Rounding Up – Way Up

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Ever heard of Dudeney numbers?  Neither had I, until yesterday, when I discovered them completely by accident while reading (Wikipedia, what else?) about narcissistic numbers.  A Dudeney number (named after famous English mathematician and puzzle author Henry Dudeney) is a number that is the cube of the sum of its digits.  For example,

4913 = 17^3 = (4+9+1+3)^3

There are only six Dudeney numbers.  Neat numbers, but I was a little disappointed by that.  What to do next?

Generalize, of course!  Generalized Dudeney numbers (discussed here, but the link appears to be dead, so I used Google’s cached version) are numbers that are some power of the sum of their digits:

234256 = 22^4 = (2+3+4+2+5+6)^4
12157665459056928801 \times 10^{20} = 90^{20} = (1+2+\cdots+0+0)^{20}

The largest number on the above site is 547210^{25662}, which has 147253 digits.  The site links to Wolfram Alpha to confirm this.  Here’s where it gets weird:

How many digits is that?  About 10^6?  About a million?  What kind of rounding is that?  It gets worse.  Try a number with just 100,002 digits (despite what Alpha says).  I think Alpha is a great tool, and I’ve had (far too much) fun playing with it, but I’m a tad disappointed (that’s twice in one post).  So, hey, get on that, Wolfram.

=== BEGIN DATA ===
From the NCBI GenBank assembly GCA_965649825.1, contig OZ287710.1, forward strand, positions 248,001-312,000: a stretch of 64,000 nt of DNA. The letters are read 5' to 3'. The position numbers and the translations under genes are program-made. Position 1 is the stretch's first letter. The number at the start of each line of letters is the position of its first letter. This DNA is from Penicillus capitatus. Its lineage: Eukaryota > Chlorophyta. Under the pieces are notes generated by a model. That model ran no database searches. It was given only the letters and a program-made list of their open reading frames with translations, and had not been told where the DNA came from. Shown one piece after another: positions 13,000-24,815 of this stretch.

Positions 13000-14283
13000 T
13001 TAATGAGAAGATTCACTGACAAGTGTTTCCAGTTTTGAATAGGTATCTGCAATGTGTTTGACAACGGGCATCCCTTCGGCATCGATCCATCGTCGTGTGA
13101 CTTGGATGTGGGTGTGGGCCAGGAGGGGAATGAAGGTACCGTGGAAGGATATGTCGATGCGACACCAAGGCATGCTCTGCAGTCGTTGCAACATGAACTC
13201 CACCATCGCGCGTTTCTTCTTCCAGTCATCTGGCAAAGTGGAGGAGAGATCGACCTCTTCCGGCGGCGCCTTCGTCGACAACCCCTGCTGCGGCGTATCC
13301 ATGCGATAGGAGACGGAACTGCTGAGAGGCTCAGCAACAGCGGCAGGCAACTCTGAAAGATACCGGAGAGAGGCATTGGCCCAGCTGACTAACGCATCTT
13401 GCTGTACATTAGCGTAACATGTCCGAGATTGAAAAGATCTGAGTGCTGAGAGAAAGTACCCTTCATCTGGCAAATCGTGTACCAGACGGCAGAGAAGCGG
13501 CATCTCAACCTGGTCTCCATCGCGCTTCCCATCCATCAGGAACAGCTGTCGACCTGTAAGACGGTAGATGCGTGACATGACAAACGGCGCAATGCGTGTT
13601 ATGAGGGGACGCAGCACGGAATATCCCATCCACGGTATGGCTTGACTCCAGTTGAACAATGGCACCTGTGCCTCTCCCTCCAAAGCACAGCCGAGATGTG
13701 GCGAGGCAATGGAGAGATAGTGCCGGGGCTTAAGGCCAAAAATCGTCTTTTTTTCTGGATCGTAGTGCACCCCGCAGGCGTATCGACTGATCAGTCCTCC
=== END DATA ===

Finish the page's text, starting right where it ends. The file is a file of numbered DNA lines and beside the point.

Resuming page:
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4 Responses to “Rounding Up – Way Up”

  1. theCountess Says:

    This makes me sad. Wolfram Alpha is definitely my go-to for answers about life, the universe and everything. But how can I trust Alpha again if it thinks 100,001 is closer to one million than it is to 100,000?

    Also, while looking around at Dudeney numbers I discovered all sorts of fun numbers (unfortunately, there are no actual “fun numbers”) like happy numbers, fortunate numbers (not to be confused with lucky numbers according to wikipedia), powerful numbers (also called squarefull numbers, which isn’t even word in my opinion) and friendly numbers (whose equivalence classes are called clubs). My new life goal is to seek out strange properties of numbers and name them clever things…

  2. Yeah that’s cool, but it doesn’t have any applications. « PI (Repeating) Says:

    […] I was reading about Dudeney numbers.  Dudeney numbers, according to Wikipedia, are positive integers that are perfect cubic such that […]

  3. DaveK Says:

    Obviously, Wolfram is an astrophysicist.

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